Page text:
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OBAN CHOP In Inflatables

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Re: OBAN CHOP In Inflatables

Postby Capt Zode » Tue Sep 12, 2017 8:19 am

Brilliant footage, shows what can be done in a sib!!


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Re: OBAN CHOP In Inflatables

Postby James » Tue Sep 12, 2017 9:31 am

The Gurnard wrote:Glad you all enjoyed the video Guy’s ..and sorry you couldn’t see it Kaman. :(

For clarification..Im not suggesting the F Rib is best..but I have not found any boat is "the best" .. which is why I have three different makes ..each with a strength and a weakness :D


What would you say the F-Ribs weaknesses are? I'm thinking more along the lines of when your out in the water rather than things like tying equipment down.

While in Scotland I went over a wave and the nose was pointing pretty much straight up. My feet were on the transom (I sit inside the boat) and the boat left the water and then touched down on the rear tubes. The landing was soft as the rear tubes took the impact, but it's probably possible to easily back flip these boats.
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Re: OBAN CHOP In Inflatables

Postby The Gurnard » Tue Sep 12, 2017 10:34 am

Hi James.. for me .. my F Ribs weakness is the jarring ride it gives at speed .. in close together waves which are often the normal on Scottish Sea Lochs like Loch Leven. The waves don’t get a chance to spread out like they do in the sea. I feel every bump and cannot keep up a fast plane speed...its just to painful for me. Its not a problem though..I just slow down to a speed where I can stand the thumps and bumps :D

I can keep up my speed for longer in other “soft bottom” SIBS as the PVC material tends to absorb the waves blow. That for me..is the F Ribs only weakness. I know Martin doesn’t mind the hard ride...so it doesn’t affect everyone the same way.

I use my F Rib far more than the Quicksilver 4.3m. Its very light and convenient to use which is why I love it. The larger and heavier Quicksilver has a far smoother ride and is very much more seaworthy for my adventures. I tend to use it on long exposed routes when the winds can change very quickly...and there are no other boats around to assist if I get into difficulty. Sadly .. Its too heavy for my normal use now...I'm getting older :scratch

I will add.. and as you have just mentioned .. that wave jumping in light boats. .is fun .. but it can also have dangers. I have seen light weight SIBS being blown head over heels ..when a strong gust of wind catches it when its nose is in the air .. its blown clean over... its game over :o

I wouldn’t want that to happen to me in a Force 5 wind ..and far from land or other boats that can assist. This can happen to any lightweight boat and is not unique to F Ribs.

The boat attitude shown in this photo .. in a small light boat is fine if you intend it to fly.. ( I do appreciate it was Paul’s intention to make it jump... I'm just using it to illustrate.)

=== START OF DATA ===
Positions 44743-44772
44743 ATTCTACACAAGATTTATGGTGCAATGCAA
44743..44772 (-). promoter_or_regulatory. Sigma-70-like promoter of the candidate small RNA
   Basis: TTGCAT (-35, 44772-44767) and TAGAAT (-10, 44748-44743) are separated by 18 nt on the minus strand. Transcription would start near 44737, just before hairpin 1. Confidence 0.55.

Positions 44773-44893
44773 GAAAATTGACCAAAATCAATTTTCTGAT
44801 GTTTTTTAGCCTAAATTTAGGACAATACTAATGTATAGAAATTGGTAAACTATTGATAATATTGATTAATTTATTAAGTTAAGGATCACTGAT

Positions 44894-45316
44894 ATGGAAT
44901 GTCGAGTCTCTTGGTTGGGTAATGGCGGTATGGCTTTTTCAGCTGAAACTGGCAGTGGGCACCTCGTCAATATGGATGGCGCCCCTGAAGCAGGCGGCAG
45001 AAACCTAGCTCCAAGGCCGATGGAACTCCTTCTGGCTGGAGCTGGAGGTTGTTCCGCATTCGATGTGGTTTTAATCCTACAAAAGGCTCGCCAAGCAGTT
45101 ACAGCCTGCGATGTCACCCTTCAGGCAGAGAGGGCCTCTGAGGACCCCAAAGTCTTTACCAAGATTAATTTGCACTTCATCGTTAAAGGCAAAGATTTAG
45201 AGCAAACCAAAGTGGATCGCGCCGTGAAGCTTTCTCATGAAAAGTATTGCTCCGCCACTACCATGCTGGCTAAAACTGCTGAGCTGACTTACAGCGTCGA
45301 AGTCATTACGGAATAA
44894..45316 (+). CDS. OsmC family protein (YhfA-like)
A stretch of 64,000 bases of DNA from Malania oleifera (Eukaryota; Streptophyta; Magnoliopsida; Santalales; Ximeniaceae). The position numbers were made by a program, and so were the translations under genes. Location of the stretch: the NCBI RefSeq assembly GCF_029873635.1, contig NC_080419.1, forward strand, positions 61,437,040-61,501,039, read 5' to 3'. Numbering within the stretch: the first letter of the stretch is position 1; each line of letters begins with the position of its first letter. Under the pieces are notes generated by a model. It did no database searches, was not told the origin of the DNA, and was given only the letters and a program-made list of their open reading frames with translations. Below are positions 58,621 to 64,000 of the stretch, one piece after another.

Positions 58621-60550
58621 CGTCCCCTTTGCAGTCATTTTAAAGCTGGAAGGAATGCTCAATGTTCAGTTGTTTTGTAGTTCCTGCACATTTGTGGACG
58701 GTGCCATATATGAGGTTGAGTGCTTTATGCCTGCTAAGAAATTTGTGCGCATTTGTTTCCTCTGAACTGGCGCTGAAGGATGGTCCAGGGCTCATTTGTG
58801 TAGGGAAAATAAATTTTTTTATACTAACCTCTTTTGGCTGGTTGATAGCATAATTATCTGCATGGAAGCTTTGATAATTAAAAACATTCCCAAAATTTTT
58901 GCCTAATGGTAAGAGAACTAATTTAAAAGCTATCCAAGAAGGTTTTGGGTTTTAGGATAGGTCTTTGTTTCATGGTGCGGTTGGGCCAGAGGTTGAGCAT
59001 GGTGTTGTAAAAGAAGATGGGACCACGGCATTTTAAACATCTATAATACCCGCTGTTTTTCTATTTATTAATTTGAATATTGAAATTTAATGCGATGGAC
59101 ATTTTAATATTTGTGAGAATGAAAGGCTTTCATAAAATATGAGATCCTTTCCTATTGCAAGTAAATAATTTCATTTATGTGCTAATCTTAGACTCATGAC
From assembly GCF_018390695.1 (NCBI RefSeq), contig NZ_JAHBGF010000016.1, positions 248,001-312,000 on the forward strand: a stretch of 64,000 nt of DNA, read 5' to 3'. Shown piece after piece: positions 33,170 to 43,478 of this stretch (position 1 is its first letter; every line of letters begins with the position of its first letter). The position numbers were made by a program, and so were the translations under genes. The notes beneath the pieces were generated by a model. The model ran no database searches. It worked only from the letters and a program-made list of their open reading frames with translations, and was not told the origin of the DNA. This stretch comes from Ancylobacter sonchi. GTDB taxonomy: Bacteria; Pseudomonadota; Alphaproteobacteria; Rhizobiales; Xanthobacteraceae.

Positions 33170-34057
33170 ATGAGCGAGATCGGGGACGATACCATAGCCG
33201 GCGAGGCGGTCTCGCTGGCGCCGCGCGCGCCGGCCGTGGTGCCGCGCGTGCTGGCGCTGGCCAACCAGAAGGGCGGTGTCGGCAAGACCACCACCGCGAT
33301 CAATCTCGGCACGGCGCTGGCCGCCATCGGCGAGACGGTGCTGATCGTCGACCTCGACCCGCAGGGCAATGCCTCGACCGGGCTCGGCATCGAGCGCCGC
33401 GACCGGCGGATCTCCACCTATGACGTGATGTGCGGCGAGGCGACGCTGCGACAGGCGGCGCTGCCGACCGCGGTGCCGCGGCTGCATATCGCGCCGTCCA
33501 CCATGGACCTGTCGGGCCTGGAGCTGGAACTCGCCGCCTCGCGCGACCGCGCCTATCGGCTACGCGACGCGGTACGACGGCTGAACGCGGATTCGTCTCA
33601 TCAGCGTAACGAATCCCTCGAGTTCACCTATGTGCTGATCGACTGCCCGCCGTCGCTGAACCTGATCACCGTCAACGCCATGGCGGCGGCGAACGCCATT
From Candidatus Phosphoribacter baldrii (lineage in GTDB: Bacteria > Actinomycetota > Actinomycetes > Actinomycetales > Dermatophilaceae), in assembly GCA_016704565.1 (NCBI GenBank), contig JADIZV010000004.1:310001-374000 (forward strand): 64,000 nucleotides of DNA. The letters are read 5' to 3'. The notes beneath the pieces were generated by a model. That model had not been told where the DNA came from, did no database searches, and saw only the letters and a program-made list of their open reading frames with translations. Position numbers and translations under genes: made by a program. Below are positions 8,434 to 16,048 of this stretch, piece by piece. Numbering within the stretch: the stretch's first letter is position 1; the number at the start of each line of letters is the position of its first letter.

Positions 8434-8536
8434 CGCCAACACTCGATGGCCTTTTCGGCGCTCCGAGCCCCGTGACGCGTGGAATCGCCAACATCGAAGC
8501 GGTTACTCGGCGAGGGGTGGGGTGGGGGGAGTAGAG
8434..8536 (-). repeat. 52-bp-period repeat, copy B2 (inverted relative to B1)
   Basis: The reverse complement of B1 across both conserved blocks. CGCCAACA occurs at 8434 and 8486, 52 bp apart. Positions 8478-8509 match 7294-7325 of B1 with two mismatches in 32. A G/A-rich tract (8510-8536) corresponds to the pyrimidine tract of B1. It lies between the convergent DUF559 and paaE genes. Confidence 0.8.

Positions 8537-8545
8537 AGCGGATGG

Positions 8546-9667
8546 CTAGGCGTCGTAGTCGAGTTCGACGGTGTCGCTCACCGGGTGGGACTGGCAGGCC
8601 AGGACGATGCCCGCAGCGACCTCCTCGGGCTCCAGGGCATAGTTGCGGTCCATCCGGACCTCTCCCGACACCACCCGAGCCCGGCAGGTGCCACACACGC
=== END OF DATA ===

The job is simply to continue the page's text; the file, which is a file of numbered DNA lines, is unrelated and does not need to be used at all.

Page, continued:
Image

I personally don’t like to be in that position in a strong wind.. and keep weight up front to prevent it...or slow down if it still lifts as much. I have been walking on the hills and been blown off my feet by strong gusts of winds . A small boat showing that amount of windage to the oncoming wind .. is taking more risks than I would.

But everyone is different..perhaps Im an old woman with my safety thoughts. Just be aware it can happen. ;-)
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Re: OBAN CHOP In Inflatables

Postby James » Tue Sep 12, 2017 11:48 am

I am not a seasoned boater and I did learn a thing or two while in Scotland. I also don't have that much experience with other SIBS so I was interested what you thought the weaknesses were with the F-Rib.

That time I went almost vertical was scary, and it wasn't until I landed I though sh*te I could of back flipped. I was only just over half throttle.

Another time, Paul was to my left but behind me. The waves where coming in from 2 o'clock and I was at just under half throttle. A wave grabbed me and pushed by back towards Paul (At least that is what it felt like). I adjusted my steering so I pointed in to the wave which didn't help. It felt like the wave grabbed a hold of my boat and took me with it. WOT was the only way I could break away. It's quite amazing really.

I used 30 Litres of fuel on our trip. I took 30 Litres and Pete's 10 Litre tank. I've just drained what I have left back in to Petes which is now full up. I'm assuming that's good for a 2-stoke?
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Re: OBAN CHOP In Inflatables

Postby DouglasW » Tue Sep 12, 2017 12:44 pm

Hi James I very much agree with Donald on his point of view with the F-Ribs. The are great fun.

On my F-Rib 330, my motors ran for 42 hours last year and 85 hours this year and of course that does not count the hours fishing, swimming, sightseeing, drifting and picnicing. After this amount of time using the boat I feel no need to change it for anything else! I agree with Donald about the jarring ride on wind blown chop and wind against tide waves. It has been a windy summer here in SW Scotland and the strong Solway tides always stir the water up with an adverse wind.

One up with the 6HP Yamaha the 330 planes up to 24-25km/hr on the flat but I need to slow down in chop as my old bones hurt too much. I have the F-Rib cushioned seat, but I also have an extra foam cushion which I can strap onto that for double comfort. I sit facing forward in the middle of the seat but when it is choppy I take weight on my feet and keep my knees bent for additional shock absorbing. I also have a rope with a handle to hang on to which is tied between the front two safety line mounts.